Mr. DeOreo has participated in urban drainage master planning projects, large water rights transfers and augmentation plans, raw water master plans and numerous water utility related projects such as leak detection, hydraulic modeling and rate studies. He has a broad understanding of the technical, environmental and economic issues involved with water resources in Colorado and the West. He has testified as an expert witness in Colorado Water Court.
Under his direction, Aquacraft, Inc. has concentrated it in the area of urban water management, and has created several innovative approaches to providing a more rigorous basis for analysis of water use. The most important of these has been the Trace Wizard system for collection and disaggregation of water use data via analysis of flow traces obtained from the customer water meter. This analysis technique allows precise information to be collected on how much water is devoted to each end-use by residential users, and in turn, allows water providers to collect baseline data for planning purposes and to assess the effectiveness of water conservation programs on an ongoing basis. The technique can also provide accurate information on the impacts of water conservation on customer demands.
AWRA Colorado Scholarship Recipient Student Presentations
Annette Patton is an MS student doing geoscience research with Dr. Sara Rathburn at Colorado State University. She graduated from Whitman College in 2013 with a major in Geology and a minor in Biology. After graduation, Annette worked as a teaching assistant for the James Madison University geology field program and for the Washington State Geological Survey. She began her graduate program at CSU in 2014.
For her Master’s thesis, Annette is researching debris flow initiation in eastern Rocky Mountain National Park. Following the extreme rainstorm in September 2013, numerous debris flows initiated on steep hillslopes throughout the northern Front Range. These mass movements posed serious hazards to people, infrastructure, and buildings. Annette’s research seeks to identify the primary site-specific controls on debris flow initiation and to better understand the frequency of debris flows in high-risk areas.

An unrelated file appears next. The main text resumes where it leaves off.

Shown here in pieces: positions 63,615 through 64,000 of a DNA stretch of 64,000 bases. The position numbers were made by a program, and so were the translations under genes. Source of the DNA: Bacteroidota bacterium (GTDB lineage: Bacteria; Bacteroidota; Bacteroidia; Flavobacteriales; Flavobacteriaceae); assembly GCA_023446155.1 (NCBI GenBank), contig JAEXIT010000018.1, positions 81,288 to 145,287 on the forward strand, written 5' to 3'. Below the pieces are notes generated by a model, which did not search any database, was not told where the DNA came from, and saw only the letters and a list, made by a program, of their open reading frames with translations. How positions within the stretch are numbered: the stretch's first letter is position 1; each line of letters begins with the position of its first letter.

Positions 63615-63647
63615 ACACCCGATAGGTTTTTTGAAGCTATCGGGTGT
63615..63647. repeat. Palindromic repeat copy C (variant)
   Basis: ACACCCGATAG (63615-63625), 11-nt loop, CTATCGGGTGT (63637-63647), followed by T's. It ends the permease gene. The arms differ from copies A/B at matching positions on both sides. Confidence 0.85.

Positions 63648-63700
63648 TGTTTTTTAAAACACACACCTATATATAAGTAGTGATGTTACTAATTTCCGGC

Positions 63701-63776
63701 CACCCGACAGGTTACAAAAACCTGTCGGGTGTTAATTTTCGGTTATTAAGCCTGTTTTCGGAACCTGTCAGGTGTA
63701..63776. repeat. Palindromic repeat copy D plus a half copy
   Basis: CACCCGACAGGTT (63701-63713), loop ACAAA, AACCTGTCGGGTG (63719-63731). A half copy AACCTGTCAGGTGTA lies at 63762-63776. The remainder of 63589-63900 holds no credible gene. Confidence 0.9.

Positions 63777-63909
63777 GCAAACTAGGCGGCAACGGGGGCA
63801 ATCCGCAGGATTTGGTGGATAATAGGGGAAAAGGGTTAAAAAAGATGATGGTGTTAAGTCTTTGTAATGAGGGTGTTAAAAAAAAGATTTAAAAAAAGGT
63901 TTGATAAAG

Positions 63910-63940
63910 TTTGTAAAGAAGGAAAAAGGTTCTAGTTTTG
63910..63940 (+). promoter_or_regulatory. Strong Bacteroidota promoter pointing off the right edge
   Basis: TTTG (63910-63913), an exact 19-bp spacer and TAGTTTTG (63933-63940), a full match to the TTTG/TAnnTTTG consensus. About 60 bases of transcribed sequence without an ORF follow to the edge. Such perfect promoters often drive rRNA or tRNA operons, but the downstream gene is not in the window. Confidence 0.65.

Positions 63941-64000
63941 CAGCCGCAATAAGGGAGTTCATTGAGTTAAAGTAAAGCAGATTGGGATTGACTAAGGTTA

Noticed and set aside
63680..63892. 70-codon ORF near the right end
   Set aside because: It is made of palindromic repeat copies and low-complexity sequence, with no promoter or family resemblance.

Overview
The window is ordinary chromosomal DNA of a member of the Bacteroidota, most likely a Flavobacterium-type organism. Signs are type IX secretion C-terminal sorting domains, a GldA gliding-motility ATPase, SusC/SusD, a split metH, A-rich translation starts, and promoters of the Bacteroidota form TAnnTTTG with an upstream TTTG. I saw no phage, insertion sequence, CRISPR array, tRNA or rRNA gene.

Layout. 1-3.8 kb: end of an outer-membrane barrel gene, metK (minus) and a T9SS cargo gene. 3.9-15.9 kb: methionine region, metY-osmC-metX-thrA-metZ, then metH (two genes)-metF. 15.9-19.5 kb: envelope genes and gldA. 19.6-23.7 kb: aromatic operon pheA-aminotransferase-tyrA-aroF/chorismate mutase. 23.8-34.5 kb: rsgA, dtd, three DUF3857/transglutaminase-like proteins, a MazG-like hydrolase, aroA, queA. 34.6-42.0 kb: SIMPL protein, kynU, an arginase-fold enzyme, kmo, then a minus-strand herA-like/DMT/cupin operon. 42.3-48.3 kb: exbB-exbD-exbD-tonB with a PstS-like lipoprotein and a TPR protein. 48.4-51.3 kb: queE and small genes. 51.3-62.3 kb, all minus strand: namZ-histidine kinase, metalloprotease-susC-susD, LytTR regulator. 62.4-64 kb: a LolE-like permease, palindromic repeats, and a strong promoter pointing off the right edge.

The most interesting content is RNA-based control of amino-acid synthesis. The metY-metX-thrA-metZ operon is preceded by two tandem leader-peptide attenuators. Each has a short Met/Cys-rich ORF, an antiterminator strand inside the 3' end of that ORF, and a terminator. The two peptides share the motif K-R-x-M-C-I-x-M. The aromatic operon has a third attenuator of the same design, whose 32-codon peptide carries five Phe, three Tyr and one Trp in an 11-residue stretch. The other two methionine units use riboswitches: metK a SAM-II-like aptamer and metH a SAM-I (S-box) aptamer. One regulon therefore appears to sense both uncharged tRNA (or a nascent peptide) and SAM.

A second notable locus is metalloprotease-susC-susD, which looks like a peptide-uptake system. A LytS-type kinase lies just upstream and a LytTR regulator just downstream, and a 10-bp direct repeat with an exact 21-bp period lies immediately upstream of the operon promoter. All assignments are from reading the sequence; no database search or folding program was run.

Krista Garrett is an MS candidate in the Geosciences Department at Colorado State University, advised by Dr. Ellen Wohl. She graduated from Whitman College in 2012 with a BA in Geology and a minor in Mathematics. After graduation, Krista worked for an environmental consultant in Seattle, WA for two years, before moving to Colorado to begin her graduate degree program in 2014.
At CSU, Krista is researching the effects of oil and gas development on headwater streams in western Colorado. Headwater stream channels are small features on the landscape and often overlooked by regulatory protections. These channels, however, are the first to respond to changes in water, sediment, nutrients, and contaminants, and are important for the overall functionality of the river network. This project investigates the impacts of energy development on headwater channels in the Piceance Basin of Colorado. Krista is seeking to identify streams with the greatest sensitivity to energy development based on underlying lithology, stream gradient, and proximity to development.
Denver Water – Board Room
Brown Bag Lunch and Networking at 12:00, Student Presentations at 12:15, Program at 12:30
Visit Denver Water’s website for directions to their main office
(the building outlined in red with the blue Denver Water symbol).
PLEASE NOTE ALTERNATIVE ROUTES DUE TO CONSTRUCTION ON 6TH AVENUE!
We will not be ordering lunch for this event. Please feel free to “brown-bag-it”